and The Legend of Deception Pass
Deception Pass Bridge Association
The name was "Deception Pass Bridge Association" and the annual membership fee was one dollar. Lyle B. Muzzall, Commander of the George Morris Post, American Legion was elected president in 1930. Members of the association were notables from Skagit and Snohomish as well as Island counties. The Great Depression was in full swing all over the nation, many projects needed money in a time when there was little to be had.
A host of obstacles stood in the path of building the bridge. First was the site itself, a formidable obstruction that many considered unbridgeable. Although Pass Island offered a natural supporting pier, the solid wall of rock 180 feet above the treacherous currents below were formidable challenges for engineers. Besides funding of the operation, there was political opposition. Unemployment was high and the State Parks Department budget could not cover construction costs. Finally, through years of effort, it took a combination of federal, state and county funds, plus wise use of public employment to accomplish the project.
A major opponent of the bridge was Berte Olson, owner of the ferry from Fidalgo Island to Whidbey Island's Cornet Bay. For six years she lobbied against the bill, and used her political clout to get Republican Governor Hartley to veto funding bills. The ferry service was originally begun by Fred Vinson in 1915, who owned a store at Cornet Bay. The "ferry" included a small tug and a scow. It was later taken over by other Islanders, John Lang and sons, then the Olson brothers and Roy Neil, who used the Neil launch "Favorite" to propel the scow which carried the cars to and from Fidalgo Island.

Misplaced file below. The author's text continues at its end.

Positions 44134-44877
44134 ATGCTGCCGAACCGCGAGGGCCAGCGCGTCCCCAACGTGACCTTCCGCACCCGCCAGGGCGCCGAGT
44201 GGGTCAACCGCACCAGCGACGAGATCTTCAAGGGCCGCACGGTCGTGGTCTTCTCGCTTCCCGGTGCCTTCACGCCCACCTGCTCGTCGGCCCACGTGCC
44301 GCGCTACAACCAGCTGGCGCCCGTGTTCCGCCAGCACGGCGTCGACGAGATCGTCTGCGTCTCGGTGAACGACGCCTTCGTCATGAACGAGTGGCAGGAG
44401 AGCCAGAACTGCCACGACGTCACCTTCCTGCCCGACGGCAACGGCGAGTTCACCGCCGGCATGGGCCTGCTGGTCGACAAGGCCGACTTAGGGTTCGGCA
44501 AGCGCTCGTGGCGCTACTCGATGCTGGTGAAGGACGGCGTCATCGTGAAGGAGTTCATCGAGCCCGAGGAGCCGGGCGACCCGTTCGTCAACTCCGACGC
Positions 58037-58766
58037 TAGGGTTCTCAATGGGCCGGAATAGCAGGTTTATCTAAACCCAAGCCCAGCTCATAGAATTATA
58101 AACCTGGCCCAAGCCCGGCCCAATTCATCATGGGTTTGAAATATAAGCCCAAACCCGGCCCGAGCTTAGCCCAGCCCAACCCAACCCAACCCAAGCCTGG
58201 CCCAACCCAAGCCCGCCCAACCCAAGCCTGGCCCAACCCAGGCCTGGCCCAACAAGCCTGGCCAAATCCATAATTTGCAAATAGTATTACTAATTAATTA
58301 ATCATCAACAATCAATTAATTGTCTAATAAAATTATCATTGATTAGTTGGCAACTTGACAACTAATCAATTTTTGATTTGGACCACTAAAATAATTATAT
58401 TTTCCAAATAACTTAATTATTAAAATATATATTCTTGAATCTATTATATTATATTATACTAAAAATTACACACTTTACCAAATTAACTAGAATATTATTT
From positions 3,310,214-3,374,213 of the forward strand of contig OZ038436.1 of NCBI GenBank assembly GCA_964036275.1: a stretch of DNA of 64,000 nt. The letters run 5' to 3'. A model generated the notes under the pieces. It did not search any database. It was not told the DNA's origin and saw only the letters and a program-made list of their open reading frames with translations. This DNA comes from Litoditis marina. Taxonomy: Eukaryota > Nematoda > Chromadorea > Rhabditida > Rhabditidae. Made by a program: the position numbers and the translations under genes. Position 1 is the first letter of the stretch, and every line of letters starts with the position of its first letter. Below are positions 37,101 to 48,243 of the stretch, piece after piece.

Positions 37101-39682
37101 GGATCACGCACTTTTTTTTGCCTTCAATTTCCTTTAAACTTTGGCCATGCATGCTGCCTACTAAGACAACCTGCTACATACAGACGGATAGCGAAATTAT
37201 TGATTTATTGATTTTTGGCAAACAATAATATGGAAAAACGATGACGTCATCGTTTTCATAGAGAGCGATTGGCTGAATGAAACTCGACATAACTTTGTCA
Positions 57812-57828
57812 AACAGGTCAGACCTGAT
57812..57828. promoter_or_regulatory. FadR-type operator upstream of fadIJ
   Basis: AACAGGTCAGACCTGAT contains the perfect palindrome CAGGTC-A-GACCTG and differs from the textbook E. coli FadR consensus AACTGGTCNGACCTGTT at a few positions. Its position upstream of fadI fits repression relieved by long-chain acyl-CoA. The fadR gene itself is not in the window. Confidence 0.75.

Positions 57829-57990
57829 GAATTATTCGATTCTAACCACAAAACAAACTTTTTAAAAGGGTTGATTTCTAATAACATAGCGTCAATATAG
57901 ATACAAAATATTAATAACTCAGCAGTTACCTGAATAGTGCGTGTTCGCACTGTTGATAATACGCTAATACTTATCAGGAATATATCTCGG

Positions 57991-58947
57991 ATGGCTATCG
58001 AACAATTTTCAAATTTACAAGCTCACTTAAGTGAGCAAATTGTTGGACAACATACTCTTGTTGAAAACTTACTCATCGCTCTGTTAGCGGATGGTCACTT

In a letter from Muzzall to Frank Jenne in Mount Vernon, he told about the formation of the Association in 1928 when the George Morris Post of the American Legion, meeting in San de Fuca, was looking for a local project.
The following officers were elected, AI Whitney, (newspaper publisher) President; First Vice President Yorke Dyer; Second Vice President Douglas Almond, and Treasurer, Lyle B. Muzzall. Other officers, community members who had an important part in obtaining a bridge over Deception Pass were Ed Johns, H. T. Wanamaker, W. V. Wells of Anacortes, and Barney Riksen. Others deserving special mention in bringing about the completion of the project included Beriah Brown, Albert Hoffman, Lem Wanamaker, W. V. Wells, Ben Loers, Paul de Bruyn of Langley, Hal Harrington, Ed Hingston of San de Fuca, Elmer Calhoun, O.C. Mortensen, Frank Jenne, Schyler Edwards of Port Townsend, C.D. England and F.E. Cartwright of Mount Vernon.
Muzzall praised Jenne for the part he had played in the project, "The successful conclusion of our efforts is a splendid example of what genuine cooperation can do. Alone, none of these people listed could have gotten anywhere. It has taken the combined efforts of everyone, and although there was some dissension at times, it did not affect the ultimate success. Alone, Island County could not have succeeded, but with Skagit, and the friendships cultivated among other counties, the end was accomplished."
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